north on Harbor,
left (west) on Amerige.

Map and directions also on
http://Orange-County.net/fullerton.htm

Today in the L.A. Times, "OC LEADS NATION IN BEACH CLOSURES, UP 81% LAST YEAR" by Seema Mehta.

NRDC states the issue is "...simple. Pavement causes pollution, and pollution closes beaches". It is not true that the problem is our new AB411 standards (we just now see bacteria that may have been there before), nor that we are including data from river mouths, as Monica Mazur hinted. The problem is simple: too much concrete, too much debris, and too little habitat to absorb the mess of our much larger "footprint" on the coast.

510 acres of coastal sage wrapped around 72 acre Nature Park, home to gnatcatchers, cactus wren (50 pairs of each) plus innumerable other creatures and plants. This is the very last open space habitat in a 5-city area. This is a refugium, a survival zone on the Pacific Flyway and diverse habitat for stressed species. Winter home for hawks, northern harriers, whitetail kite, and other migrating birds.

So show up and argue for leaving our hills alone!
for more info, email < TITLE="mailto:connietecate@adelphia.net>"

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OCRegister FOR SALE? Is this News?

The L.A. Times went bleak and sold out to The Tribune. Losses perhaps came from following the party line of the partially cracked-out LA City Council and big builders who ruined L.A. -- draining resources from the "poor" areas to build up the hideous downtown ("big buildings and bums") and, in reaction, the secession movements. The Times stood by and watched as gangs seized entire areas of the city from hard-pressed merchants, as streets like Western, Slauson, Normandie died in drabness when just a little support could have kept them vibrant. They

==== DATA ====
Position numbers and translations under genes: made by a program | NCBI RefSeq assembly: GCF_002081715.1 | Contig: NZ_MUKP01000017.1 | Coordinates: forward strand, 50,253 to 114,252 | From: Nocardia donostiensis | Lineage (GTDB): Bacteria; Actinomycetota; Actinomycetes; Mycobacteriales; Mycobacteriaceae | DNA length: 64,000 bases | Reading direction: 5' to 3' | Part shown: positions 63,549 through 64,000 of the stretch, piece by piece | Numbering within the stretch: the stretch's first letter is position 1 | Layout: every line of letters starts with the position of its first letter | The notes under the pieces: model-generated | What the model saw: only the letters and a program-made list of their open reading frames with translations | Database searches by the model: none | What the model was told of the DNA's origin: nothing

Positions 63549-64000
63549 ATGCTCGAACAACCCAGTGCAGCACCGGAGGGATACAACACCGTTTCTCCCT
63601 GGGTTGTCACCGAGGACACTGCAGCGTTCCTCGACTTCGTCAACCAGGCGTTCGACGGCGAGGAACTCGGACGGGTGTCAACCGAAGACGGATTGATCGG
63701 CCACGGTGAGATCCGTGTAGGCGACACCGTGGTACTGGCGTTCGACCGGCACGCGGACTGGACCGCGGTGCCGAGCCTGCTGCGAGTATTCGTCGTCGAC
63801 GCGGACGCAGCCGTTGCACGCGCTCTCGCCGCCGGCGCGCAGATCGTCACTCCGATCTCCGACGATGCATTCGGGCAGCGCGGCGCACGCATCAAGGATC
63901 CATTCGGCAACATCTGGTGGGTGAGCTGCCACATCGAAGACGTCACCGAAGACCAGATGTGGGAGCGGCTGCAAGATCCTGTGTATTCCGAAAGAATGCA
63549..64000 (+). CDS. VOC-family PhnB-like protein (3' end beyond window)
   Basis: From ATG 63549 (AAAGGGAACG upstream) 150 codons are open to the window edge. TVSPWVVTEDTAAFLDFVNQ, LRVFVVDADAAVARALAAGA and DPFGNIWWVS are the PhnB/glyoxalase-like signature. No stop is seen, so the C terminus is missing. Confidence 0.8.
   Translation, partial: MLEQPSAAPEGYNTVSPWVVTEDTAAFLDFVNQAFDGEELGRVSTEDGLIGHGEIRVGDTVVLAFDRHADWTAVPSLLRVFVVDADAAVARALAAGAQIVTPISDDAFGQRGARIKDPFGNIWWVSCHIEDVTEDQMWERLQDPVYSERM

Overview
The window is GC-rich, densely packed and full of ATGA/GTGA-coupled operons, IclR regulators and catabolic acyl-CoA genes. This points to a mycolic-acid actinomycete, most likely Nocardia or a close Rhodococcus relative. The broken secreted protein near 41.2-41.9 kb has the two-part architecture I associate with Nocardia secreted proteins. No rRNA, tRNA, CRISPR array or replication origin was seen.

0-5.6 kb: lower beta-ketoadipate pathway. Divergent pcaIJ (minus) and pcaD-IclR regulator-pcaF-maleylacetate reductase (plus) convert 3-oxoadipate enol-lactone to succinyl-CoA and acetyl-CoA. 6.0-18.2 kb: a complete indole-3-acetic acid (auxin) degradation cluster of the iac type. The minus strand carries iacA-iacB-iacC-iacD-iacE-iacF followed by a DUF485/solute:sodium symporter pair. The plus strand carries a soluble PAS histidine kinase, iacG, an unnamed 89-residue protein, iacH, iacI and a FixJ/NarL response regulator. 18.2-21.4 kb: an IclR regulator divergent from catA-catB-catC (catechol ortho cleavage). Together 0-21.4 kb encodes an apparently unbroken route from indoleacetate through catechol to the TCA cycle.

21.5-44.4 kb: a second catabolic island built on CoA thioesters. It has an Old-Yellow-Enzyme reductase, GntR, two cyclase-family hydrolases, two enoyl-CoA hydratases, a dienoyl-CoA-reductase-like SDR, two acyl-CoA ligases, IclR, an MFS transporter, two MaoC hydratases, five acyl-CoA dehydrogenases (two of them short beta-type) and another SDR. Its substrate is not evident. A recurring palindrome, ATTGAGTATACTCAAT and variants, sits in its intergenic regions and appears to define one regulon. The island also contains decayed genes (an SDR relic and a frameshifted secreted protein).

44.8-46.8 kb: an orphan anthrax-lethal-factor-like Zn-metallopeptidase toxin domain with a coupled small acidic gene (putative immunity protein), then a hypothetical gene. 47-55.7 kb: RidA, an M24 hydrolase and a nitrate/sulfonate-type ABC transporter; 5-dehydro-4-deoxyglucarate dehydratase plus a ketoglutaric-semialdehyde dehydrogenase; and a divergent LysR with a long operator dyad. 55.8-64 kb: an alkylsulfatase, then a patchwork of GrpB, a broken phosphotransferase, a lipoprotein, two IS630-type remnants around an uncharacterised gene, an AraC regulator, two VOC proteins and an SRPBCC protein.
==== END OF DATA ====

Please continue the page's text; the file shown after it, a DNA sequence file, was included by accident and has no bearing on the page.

sucked the life blood out of the outlying areas for their ego.

Will the OCRegister go the same way? We all know the libertarian opinions, some catchy, some bad, of the horse-and-buggy editorial staff. The good writers have a hard time getting content past antediluvian management. Also, we know of the OCR's implacable opposition to getting rid of the waiver, and their "freedom" to dump sewage (is this on their "Agenda" list?). OCR is owned by FREEDOM publications, 28 newspapers and 8 TV outlets.

OCR Director Tim Hoiles is "frustrated with the company's performance" -- you're not the only one -- and "seeing the asset dwindle". I guess we might know why: failure to reflect the concerns of the people, and failure to follow the important issues! A loss of following...

This LATimes article estimates Freedom revenues at $760m and losses last year at $90m.

Here's how they can fix the problem. The "IMPROVEMENT PLAN" calls for a new Editor-in-Chief, Huntington Beach Mayor Debbie Cook.

This would immediately generate interest, sales and boost circulation, perhaps enabling the Register to raise environmental awareness to new levels and maybe even Long Beach.

Jeff Kramer, humor writer and Sumo wrestler, can assume the job of supervising troublesome yet inscrutable Gordon Dillow's "column Right". New voices in opposition can be created on the same page with Joey Racano's scribblings as "stragglers Left".

What a format.

Thanks again, but don't let up!
/Doug
562-430-2495